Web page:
The Church clearly teaches in Article xvi. that wilful sin after baptism is not, as some have taught, _the_ unforgivable sin, but it seems rather to be "obstinate, resolute, and wilful impenitence, after all the means of grace and with all the strivings of the Spirit, under the Christian dispensation as distinguished from the Jewish, and amid all the blessings and privileges of the Church of Christ." (Harold Browne on the Thirty-nine Articles.) This, in effect, is the teaching of St. Augustine, that the sin against the Holy Ghost is a final and obdurate continuance in wickedness, despite the calls of God to repentance, joined with a desperation of the mercy of God. In Matt. xii. 31, 32, it would seem that the unpardonable sin was committed by those who ascribed our Lord's miracles to the power of Beelzebub.
SOCIETIES, CHURCH. It will be possible to mention a few only of the _chief_ societies, &c., connected with the Church, in a work like the present. They will be described under the headings (1) Charitable, (2) Educational, (3) Missionary, (4) Building, (5) General.
1. _Charitable_. Each diocese has charities of its own in addition to those which are not of limited area,--
_The Corporation of the Sons of the Clergy_. Founded 1655. Registrar, W. P. Bowman, Esq. Office, 2, Bloomsbury Place, London. Objects, assistance to necessitous clergymen, their widows and maiden daughters; education of children of poor clergymen, and the starting of them in life.
_The Friend of the Clergy Corporation_, 1849. Secretary, Rev. H. Jona, 4, St. Martin's Place, Trafalgar Square, London. Objects much the same as above.
_The Poor Clergy Relief Corporation_, 1856. Secretary, Dr. Robert Turtle Pigott, 36, Southampton Street, Strand. Objects, immediate relief, both in money and clothing, to poor clergymen, their widows and orphans, in sickness and other temporary distress.
_The Cholmondeley Charities_. Treasurer, John Hanby, Esq., 1, Middle Scotland Yard, Whitehall, S.W. Class I., Augmentation of certain stipends. Class II., Much the same as above Societies. Class III., Exhibitions to sons of clergymen to the Universities. Class IV., Allowance for starting the children of clergymen in life.
2. _Educational Societies_. Each diocese has societies of its own in addition to the following:--
_Church of England Sunday School Institute_. Founded 1843. Sec., J. Palmer, Esq., Serjeant's Inn, Fleet Street, E.C. Objects, to provide educational appliances (Books, Lessons, &c.) both for teachers and scholars, and to assist teachers in the work of teaching by means of lectures, &c.
_Incorporated National Society_. Secretary, Rev. J. Duncan, National Society Office, Sanctuary, Westminster. Object, to help forward the education of the Poor in the Principles of the Established Church by making grants to Church Schools and the like, and by training teachers.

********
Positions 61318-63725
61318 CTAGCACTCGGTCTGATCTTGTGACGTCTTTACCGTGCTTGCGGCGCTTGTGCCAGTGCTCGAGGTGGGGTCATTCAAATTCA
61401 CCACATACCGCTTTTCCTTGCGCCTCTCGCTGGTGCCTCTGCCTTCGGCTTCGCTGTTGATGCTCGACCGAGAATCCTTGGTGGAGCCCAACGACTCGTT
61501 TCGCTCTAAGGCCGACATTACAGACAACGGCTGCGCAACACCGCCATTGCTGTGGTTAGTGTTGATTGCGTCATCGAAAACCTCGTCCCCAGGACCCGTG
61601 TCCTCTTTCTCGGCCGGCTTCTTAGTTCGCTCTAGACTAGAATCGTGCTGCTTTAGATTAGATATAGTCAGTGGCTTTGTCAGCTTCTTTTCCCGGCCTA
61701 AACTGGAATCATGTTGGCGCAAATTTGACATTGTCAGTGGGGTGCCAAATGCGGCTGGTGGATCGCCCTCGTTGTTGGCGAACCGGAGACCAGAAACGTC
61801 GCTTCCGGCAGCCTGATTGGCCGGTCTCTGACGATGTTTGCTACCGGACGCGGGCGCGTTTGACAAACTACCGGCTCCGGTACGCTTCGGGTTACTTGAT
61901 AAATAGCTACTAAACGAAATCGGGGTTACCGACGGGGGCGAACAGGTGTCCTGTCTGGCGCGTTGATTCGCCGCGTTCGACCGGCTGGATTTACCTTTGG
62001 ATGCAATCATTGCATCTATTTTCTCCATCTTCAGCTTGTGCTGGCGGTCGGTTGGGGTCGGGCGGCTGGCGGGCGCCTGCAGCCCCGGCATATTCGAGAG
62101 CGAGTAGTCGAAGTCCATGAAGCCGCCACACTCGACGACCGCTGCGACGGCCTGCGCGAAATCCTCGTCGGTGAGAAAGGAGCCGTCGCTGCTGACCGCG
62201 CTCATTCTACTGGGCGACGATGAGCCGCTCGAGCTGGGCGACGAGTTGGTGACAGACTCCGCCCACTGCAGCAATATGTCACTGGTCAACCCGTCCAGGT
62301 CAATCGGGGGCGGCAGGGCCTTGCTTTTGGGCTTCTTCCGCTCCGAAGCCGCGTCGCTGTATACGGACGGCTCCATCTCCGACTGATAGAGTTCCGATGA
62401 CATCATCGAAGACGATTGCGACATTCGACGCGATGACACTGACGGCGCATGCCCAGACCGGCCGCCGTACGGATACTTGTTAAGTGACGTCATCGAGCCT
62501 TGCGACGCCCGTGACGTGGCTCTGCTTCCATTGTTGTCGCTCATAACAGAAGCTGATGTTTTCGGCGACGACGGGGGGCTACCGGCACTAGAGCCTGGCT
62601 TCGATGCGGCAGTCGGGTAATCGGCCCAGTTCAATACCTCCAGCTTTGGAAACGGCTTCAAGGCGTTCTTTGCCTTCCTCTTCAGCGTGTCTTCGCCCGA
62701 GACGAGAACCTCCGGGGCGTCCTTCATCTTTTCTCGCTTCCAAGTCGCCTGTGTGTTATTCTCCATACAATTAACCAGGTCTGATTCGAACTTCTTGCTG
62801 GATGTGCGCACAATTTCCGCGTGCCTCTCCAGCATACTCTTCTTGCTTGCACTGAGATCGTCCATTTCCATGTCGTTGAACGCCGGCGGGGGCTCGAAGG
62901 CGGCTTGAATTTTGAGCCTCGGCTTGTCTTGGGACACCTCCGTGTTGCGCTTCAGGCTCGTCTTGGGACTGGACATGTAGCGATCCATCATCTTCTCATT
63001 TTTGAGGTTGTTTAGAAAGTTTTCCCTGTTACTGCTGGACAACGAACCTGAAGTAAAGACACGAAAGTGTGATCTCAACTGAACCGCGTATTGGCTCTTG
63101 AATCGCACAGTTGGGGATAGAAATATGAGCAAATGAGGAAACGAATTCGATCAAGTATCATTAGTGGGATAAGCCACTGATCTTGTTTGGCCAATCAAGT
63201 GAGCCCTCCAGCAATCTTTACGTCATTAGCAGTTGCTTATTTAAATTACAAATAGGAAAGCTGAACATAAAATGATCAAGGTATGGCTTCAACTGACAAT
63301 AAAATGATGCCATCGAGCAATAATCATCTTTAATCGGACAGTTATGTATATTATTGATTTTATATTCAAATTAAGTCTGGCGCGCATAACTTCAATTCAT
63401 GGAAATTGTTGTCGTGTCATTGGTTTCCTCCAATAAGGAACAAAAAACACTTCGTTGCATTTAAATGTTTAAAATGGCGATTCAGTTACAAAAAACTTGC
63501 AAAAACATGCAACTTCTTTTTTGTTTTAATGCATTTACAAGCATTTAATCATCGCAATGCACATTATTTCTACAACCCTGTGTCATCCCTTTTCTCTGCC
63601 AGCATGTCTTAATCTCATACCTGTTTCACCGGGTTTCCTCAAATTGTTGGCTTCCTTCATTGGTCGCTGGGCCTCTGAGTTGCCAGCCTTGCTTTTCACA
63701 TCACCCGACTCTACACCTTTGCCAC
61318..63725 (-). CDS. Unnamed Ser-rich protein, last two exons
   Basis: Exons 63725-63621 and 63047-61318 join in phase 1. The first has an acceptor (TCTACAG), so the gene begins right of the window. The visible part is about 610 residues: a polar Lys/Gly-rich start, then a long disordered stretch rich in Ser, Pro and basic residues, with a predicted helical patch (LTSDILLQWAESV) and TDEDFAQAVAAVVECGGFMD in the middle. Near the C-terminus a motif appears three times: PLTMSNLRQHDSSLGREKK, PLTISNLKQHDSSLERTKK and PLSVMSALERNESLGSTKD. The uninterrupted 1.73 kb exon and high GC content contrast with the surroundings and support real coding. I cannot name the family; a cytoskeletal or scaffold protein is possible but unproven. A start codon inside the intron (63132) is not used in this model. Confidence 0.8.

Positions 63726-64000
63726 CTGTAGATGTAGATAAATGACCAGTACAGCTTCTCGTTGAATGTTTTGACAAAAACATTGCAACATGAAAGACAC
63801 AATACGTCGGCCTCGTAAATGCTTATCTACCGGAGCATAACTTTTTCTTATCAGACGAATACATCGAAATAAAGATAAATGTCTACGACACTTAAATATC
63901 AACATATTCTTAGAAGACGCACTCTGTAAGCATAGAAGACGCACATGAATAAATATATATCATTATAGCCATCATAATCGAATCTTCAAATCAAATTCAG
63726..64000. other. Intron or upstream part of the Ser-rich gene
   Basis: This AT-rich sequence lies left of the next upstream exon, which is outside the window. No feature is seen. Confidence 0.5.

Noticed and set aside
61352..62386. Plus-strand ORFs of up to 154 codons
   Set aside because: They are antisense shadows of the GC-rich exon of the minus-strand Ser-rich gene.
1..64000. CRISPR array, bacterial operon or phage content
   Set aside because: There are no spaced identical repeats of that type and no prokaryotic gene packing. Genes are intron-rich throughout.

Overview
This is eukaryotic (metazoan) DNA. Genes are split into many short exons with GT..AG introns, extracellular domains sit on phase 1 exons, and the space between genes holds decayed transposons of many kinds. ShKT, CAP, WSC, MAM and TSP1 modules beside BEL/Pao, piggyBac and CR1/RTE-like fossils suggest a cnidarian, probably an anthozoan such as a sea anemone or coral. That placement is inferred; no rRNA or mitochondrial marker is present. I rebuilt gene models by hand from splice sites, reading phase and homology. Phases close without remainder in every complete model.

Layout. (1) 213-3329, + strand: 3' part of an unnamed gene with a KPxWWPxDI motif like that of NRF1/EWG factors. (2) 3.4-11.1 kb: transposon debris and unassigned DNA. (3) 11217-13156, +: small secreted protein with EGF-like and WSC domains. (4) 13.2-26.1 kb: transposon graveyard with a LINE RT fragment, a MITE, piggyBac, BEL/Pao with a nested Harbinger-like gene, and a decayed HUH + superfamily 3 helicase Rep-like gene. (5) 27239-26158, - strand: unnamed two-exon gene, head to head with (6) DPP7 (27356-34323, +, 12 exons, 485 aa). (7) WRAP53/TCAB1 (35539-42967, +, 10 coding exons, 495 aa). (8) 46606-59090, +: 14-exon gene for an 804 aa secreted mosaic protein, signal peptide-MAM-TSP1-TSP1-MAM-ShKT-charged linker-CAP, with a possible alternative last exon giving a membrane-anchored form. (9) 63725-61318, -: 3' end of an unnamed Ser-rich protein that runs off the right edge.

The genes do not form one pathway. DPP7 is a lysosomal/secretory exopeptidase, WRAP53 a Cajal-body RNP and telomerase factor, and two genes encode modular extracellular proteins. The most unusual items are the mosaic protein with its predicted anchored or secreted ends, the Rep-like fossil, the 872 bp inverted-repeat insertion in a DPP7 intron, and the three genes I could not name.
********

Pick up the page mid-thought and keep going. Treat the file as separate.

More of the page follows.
_Society for Promoting Christian Knowledge_ (see Part V. of this article).
3. _Missionary Societies_, (_a_) Home, (_b_) Foreign.
(_a_) _The Missions to Seamen Society_. Office, 11, Buckingham Street, Strand, W.C. Object, to make provision for the spiritual needs of British Merchant Sailors when afloat.
_The Navvy Mission Society_. Office, Palace Chambers, Bridge Street, Westminster, S.W. Object, to promote the spiritual welfare of navvies working on railways, docks, &c.
_Church Pastoral Aid Society_, 1836. Office, Falcon Court, 32, Fleet Street, London, E.C. Object, to give grants to "Evangelical" Clergyman towards the incomes of additional curates and lay helpers in populous parishes. The Committee interferes in the appointments.
_Additional Curates' Society_, 1837. Office, 7, Whitehall, London, S.W. Object, to assist in the payment of additional Curates, irrespective of party views. This Society does not interfere in the appointments, but very properly leaves them to the Bishop and the Incumbent.
(_b_) _Society for the Propagation of the Gospel in Foreign Parts_. Incorporated 1701. 19, Delahay Street, Westminster, S.W. Object, the spiritual care of our Colonists and the evangelizing of the heathen in British Dominions abroad on thorough Church of England principles.
_Church Missionary Society_, 1799. Salisbury Square, London, E.C. Object, the preaching of the Gospel of Christ among the heathen, in strict accordance with the doctrines and discipline of the Church of England.
_Colonial Bishoprics Fund_, 19, Delahay Street, Westminster, S.W. Object, to help endow Colonial Sees.
There is also a Mission to the Jews, 16, Lincoln's Inn Fields, London.
4. _Building Societies_. There are many Diocesan, as well as General Church Building Societies.
_Queen Anne's Bounty_. (See _Bounty, Queen Anne's_.) Dean's Yard, Westminster, S.W. Object, the building of Parsonage Houses, &c.
_Incorporated Church Building Society_. 7, Whitehall, London. Object, the Enlargement, Building and Repairing of Churches and Chapels in England and Wales.
5. _General Societies_. These all have local branches.